Bell Canada has called on the government to support copyright and broadcast distribution reforms as a part of the NAFTA renegotiations.
The carrier’s proposal includes the creation of a CRTC-backed website blocking system and the criminalization of copyright. Bell is also supporting an overhaul of the current retransmission system for broadcasters.
Specifically, the company wants to support a “consent mode” that would keep U.S. stations out of the Canadian market or significantly increase their cost of entry.
Bell articulated its position at this week’s hearing of the Standing Committee on International Trade on NAFTA. Representatives from Rogers were also present at the meeting, and they took a quite different approach to how copyright changes should be handled.
Rogers believes that any changes to copyright law should be conducted in an open and public process. In contrast, Bell believes that the government should take a secretive approach to changing these laws.
So how does Bell envision this to work? When asked, a representative from the company said:
Our view on how we solve the piracy problem is it is not sort of coming up with new technological measures, it’s blocking access to piracy. How do you do that? We would like to see measures put in place whereby all Internet service providers are required to block consumer access to pirated websites. In our view, that is the only way to stop it. So you would mandate all ISPs across the country to essentially block access to a black list of egregious piracy sites. That would be job number one.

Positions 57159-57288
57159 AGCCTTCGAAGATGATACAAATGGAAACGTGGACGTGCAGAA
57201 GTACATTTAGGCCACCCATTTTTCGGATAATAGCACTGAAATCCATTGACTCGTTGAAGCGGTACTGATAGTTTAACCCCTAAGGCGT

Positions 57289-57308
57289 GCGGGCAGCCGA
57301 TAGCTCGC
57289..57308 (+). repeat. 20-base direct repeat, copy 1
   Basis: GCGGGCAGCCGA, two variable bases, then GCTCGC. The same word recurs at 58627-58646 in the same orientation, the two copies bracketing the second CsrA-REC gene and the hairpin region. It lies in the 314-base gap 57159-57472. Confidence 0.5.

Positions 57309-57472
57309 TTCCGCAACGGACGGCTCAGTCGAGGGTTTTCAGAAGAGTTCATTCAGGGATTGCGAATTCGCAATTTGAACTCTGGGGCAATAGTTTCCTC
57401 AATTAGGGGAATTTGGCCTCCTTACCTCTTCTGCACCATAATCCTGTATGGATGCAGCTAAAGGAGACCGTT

In our view it would be an independent agency that would be charged with that task. You certainly would not want ISPs acting as censors as to what content is pirate content. But, surely, an independent third party agency could be formed, could create a black list of pirate sites and then the ISPs would be required to block it. That is at a high level how we would see it unfolding, perhaps overseen by a regulator like the CRTC.
Bell would like the CRTC to police these allegations of copyright infringement and oversee the new website that manages the block list. The proposals by Bell indicate that the company’s position of being a common carrier that represents the concerns of all Canadian ISPs is over.
[via Michael Geist]